Enabling Cross-Border Trade in Africa
A perfect example of the cross-border trade by our entrepreneurs is shown by Edmond Nonie, a TEF 2015 entrepreneur from Sierra Leone and Ndubisi Eze, a TEF 2016 entrepreneur of AMIntegrated Aerial Nigeria Ltd from Nigeria. Two entrepreneurs in the IT sector who collaborated on a Drone Production project. To find out more: (http://www.tonyelumelufoundation.org/tef-audio-stories/meet-the-drone-kings/)
At WEDF2018, I shared some of the challenges of cross-border Pan-African and global trade our TEF Entrepreneurs experience:
- Travel Visas: In 2016, the African Union (AU) announced plans to introduce a new African Union passport that would travel across the continent much easier. However, in 2018, crossing borders remains a difficult process for a majority of Africans and today, African citizens on average need a visa to travel to more than 50% of nations across the continent. This makes Business Travel between African countries a daunting process.
- Infrastructural Challenges: Our TEF entrepreneurs consistently sight problems with transportation, telecommunication, power and access to the internet affect the cost of production of goods and services in African countries which in turn negatively affects cross border trade.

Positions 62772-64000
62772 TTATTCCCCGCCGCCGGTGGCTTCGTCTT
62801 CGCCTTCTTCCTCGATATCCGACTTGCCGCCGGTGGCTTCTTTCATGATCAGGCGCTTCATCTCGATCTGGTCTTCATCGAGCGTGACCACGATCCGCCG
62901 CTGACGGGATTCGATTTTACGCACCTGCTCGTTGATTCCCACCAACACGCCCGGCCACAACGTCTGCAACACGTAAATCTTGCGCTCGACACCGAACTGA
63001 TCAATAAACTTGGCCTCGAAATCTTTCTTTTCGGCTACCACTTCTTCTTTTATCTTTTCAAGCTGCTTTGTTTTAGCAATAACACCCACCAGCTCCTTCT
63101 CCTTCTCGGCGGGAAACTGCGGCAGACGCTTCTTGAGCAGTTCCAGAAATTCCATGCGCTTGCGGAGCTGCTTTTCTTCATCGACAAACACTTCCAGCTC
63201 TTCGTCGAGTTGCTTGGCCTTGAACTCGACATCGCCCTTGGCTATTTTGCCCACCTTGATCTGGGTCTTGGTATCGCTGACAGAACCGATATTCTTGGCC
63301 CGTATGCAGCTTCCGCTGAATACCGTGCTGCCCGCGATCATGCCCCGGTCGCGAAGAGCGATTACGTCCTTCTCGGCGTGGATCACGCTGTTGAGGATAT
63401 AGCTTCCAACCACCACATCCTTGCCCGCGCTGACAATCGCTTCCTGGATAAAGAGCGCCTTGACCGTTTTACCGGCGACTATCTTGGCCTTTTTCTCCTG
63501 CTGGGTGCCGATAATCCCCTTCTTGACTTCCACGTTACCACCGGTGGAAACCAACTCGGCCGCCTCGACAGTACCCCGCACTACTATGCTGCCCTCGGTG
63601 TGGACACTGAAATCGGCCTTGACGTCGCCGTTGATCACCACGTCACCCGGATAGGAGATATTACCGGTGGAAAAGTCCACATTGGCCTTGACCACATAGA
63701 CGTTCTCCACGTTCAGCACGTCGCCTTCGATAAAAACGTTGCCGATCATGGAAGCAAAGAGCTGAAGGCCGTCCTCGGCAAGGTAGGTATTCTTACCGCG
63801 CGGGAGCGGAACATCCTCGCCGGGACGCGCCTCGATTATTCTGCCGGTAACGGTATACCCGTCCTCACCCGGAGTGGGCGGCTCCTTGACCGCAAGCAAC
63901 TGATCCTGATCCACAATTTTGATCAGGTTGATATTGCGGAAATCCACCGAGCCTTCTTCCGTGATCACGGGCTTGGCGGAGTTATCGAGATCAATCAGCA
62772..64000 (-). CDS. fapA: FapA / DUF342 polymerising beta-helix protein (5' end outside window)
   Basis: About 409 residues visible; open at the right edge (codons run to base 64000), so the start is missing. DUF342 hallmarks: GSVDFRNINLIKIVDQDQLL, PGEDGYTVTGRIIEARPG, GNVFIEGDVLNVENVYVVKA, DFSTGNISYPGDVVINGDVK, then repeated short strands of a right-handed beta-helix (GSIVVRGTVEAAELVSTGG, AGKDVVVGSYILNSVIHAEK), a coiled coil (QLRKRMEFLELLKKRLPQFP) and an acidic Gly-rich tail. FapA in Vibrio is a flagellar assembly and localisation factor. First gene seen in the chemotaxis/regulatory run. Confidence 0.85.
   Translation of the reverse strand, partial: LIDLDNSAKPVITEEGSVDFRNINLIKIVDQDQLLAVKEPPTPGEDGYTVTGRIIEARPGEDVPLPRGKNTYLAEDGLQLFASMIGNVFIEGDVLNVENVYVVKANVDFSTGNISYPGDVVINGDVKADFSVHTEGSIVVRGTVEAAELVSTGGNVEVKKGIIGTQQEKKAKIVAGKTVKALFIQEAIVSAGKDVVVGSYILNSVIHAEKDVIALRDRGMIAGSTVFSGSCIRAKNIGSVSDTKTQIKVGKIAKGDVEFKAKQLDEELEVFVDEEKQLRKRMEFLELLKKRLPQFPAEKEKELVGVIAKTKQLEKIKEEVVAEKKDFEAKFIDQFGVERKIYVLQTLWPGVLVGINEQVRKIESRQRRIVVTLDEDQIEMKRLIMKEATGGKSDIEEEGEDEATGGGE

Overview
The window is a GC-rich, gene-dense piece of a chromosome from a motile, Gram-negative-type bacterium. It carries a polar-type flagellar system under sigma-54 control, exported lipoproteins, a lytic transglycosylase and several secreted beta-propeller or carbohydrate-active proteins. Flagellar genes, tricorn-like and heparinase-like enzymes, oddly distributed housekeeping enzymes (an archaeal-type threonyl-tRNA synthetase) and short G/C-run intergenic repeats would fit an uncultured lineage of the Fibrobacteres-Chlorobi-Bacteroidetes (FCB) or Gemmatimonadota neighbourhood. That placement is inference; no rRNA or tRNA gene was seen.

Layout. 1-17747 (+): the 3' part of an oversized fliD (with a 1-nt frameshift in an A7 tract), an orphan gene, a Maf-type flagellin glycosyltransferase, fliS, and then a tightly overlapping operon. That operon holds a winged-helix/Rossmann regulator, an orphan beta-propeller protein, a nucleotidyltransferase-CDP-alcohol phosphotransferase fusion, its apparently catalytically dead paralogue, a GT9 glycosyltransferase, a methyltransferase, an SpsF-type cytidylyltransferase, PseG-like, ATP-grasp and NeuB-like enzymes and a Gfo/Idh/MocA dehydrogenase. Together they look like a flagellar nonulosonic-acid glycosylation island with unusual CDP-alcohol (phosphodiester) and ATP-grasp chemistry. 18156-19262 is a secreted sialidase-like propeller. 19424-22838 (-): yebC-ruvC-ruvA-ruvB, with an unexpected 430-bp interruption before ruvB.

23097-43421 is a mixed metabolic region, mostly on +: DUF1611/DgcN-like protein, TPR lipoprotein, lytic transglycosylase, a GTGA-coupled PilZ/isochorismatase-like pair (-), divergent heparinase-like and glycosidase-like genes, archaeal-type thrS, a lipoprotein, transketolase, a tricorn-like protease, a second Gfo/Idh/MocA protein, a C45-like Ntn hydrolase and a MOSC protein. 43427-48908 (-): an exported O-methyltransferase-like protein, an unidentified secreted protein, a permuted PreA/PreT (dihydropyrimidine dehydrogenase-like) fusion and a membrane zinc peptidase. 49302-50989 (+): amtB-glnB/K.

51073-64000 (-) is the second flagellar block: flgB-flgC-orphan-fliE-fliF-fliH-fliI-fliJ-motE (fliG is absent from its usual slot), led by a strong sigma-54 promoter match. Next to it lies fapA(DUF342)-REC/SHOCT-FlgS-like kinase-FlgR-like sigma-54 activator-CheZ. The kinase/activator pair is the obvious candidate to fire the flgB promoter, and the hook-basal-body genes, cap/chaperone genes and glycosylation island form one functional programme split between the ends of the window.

- Multiple Taxation and unpredictable Trade Policies: A 2013 World Bank case study at the border between Zambia and the Democratic Republic of Congo (DRC) revealed that small-scale traders can pay up to 193 percent more than larger traders to clear a ton of maize through the formal channel! In addition to this, small scale producers and traders in Nigeria are heavily taxed on their produce which makes cross-border trading.
Most of the issues that African business owners face in pan-African trade are directly linked to the government policies that are currently in place. As such, for progress to be made, governments and policy makers need to make some major changes in their trade policies to include:
1) Ensuring that the rules and regulations on trade are clear, transparent and readily accessible especially at country borders.
2) Simplifying trade documents and requirements particularly for small scale traders. Also, making translators available for English, French and Arabic languages.
3) Recognising the role and importance of women in cross-border trade and create policies to tackle gender related constraints in trade.